By Theo Zuili
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On March 31, 1999, the first protected crossing for pets was inaugurated in the commune of Oullins (Rhône), in the metropolis of Lyon. Signage “the first of its kind in France, if not in the world” is aimed at cats and guarantees them safe passage.
At the beginning of this unique project? The Zumos, the Lyon Humorists, the Order of the Nail, the Grand College of ‘Pataphysics, the Academy of Bourg-Neuf, or the Institute of Clavological Sciences. In short, the cream of humor à la lyonnaise, which draws one of their most beautiful and unusual performances.
A funny hoax
Among the many crazy societies that exist in Lyon, there is the Ordre du clou. Created in 1952 by the historian Félix Benoit and located at 16 rue du Bœuf in the 5th arrondissement of Lyon, this cultural association brings together the best humorists from the capital of Gaul: Zumos.
Specialists in clavology, that is, in the science of nails, and professionals in ‘pataphysics, the art of not taking anything seriously, these famous comedians from Lyon have installed the first zebra crossing intended for cats.
The highlight of the exhibition is a sign warning of the danger of frequent passage by domestic cats, the idea of which is given to the sculptor André Andreu. A feline in a red triangle drawn by cartoonist and caricaturist Alain Bouillon, alias DuBouillon, marks the fictional zebra crossing.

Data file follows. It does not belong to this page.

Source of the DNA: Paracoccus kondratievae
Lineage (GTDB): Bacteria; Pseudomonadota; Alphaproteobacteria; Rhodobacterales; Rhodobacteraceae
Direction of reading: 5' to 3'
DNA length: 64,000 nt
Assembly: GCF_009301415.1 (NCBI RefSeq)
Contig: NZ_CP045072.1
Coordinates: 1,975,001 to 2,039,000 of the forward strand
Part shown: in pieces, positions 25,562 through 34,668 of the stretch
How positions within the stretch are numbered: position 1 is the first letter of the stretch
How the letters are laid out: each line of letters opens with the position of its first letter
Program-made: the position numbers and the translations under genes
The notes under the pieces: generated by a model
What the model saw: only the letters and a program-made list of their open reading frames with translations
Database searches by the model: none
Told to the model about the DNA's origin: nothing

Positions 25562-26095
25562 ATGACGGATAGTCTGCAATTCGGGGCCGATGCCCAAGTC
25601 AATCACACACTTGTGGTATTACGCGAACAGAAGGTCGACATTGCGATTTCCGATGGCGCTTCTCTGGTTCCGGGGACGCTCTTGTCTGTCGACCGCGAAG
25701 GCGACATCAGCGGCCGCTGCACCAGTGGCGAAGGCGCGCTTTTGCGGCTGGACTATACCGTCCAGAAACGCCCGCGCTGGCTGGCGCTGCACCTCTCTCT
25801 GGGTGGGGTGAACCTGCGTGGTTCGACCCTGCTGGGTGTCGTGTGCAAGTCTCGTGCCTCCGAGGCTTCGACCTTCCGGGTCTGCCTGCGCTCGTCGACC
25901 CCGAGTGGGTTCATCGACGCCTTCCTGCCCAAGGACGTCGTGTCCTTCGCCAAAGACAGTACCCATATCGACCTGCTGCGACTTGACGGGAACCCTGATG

This unusual work is an inevitable point of passage for those who hunt for unusual secrets in the metropolis of Lyon. It still stands at 5 rue Victor-Hugo, in Oullins.
Mark forever the history of pet zebra crossings
Michel de Bourgneuf, known as Michel de Bourg-Neuf and Michel Capuano, was then president of the Humoristes Lyonnais. On 31 March 1999, he temporarily assumed the role of President of IRPAF, the Pet Research Institute, an association created for the occasion, to inaugurate this unique panel.
During a ceremony in the presence of a deputy mayor of Oullins and local elected officials, a representative from Rhône and the president of the Confederation of SPAs in France, the bar was painted pink and unveiled with its veil.
After a tribute to the “cat people”, the Zumos were then welcomed to the town hall of Oullins to celebrate this “pot-aux-roses”, where “there were 300 of them waiting to toast while blah-blah-blah ends , the only reason for their presence”.
Since then, the post has been repainted in grey, and its panel still stands proudly in Oullins, as a hidden curiosity in the metropolis of Lyon. Since then, two other cat panels signed DuBouillon have been installed in the Rhône, in Chamelet and Clochemerle.
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